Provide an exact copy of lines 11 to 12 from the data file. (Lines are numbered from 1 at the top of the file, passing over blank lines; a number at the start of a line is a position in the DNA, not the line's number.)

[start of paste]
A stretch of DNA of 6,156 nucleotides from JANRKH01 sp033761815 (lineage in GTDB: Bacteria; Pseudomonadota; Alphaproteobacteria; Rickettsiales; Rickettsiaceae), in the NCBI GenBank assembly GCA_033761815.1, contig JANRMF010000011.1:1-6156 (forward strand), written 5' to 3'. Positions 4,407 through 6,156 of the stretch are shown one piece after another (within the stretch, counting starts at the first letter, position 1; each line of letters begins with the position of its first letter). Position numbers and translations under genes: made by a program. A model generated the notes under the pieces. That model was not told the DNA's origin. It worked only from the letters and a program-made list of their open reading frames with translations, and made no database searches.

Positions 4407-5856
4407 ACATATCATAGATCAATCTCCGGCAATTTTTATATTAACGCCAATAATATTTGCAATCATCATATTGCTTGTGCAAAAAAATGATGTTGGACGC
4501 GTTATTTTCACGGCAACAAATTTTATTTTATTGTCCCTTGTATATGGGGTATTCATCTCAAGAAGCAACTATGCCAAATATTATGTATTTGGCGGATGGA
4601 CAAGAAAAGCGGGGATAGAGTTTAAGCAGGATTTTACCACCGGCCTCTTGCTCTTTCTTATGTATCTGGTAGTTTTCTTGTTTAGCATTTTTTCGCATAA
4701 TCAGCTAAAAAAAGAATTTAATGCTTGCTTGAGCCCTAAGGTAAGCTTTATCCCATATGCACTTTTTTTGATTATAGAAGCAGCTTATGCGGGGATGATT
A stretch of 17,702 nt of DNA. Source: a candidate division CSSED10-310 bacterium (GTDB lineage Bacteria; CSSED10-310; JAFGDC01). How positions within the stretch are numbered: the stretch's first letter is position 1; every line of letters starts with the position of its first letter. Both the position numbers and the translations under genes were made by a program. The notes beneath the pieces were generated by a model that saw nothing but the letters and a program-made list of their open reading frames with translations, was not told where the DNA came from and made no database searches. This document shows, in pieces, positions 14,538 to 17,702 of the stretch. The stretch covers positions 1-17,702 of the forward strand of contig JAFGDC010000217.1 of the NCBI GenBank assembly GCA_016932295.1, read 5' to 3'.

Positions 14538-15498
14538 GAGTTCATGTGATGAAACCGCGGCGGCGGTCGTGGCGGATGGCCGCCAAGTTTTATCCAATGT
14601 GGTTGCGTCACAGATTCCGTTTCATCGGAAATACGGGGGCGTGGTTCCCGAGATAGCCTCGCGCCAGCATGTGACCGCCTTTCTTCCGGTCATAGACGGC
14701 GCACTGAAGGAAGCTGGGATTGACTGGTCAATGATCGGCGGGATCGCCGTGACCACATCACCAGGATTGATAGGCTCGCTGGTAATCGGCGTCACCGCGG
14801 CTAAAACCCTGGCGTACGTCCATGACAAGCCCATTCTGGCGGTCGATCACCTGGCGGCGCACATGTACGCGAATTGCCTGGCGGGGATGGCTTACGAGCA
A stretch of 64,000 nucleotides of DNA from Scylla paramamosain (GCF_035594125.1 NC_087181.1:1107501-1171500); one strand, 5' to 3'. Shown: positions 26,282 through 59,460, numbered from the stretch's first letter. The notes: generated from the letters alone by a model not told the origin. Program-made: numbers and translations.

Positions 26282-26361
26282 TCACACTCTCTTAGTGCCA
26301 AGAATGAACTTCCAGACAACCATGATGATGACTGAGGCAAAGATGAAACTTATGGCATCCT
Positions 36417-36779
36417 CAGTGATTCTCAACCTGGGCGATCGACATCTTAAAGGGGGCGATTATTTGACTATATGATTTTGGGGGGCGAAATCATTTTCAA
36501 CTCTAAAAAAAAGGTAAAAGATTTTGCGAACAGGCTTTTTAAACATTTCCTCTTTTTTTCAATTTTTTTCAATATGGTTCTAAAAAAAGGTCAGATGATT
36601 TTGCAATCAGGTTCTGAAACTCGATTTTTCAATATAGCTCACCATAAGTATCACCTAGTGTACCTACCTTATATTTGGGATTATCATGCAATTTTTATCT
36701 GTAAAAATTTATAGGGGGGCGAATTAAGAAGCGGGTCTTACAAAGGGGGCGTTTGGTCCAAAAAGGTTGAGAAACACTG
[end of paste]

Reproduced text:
14701 GCACTGAAGGAAGCTGGGATTGACTGGTCAATGATCGGCGGGATCGCCGTGACCACATCACCAGGATTGATAGGCTCGCTGGTAATCGGCGTCACCGCGG
14801 CTAAAACCCTGGCGTACGTCCATGACAAGCCCATTCTGGCGGTCGATCACCTGGCGGCGCACATGTACGCGAATTGCCTGGCGGGGATGGCTTACGAGCA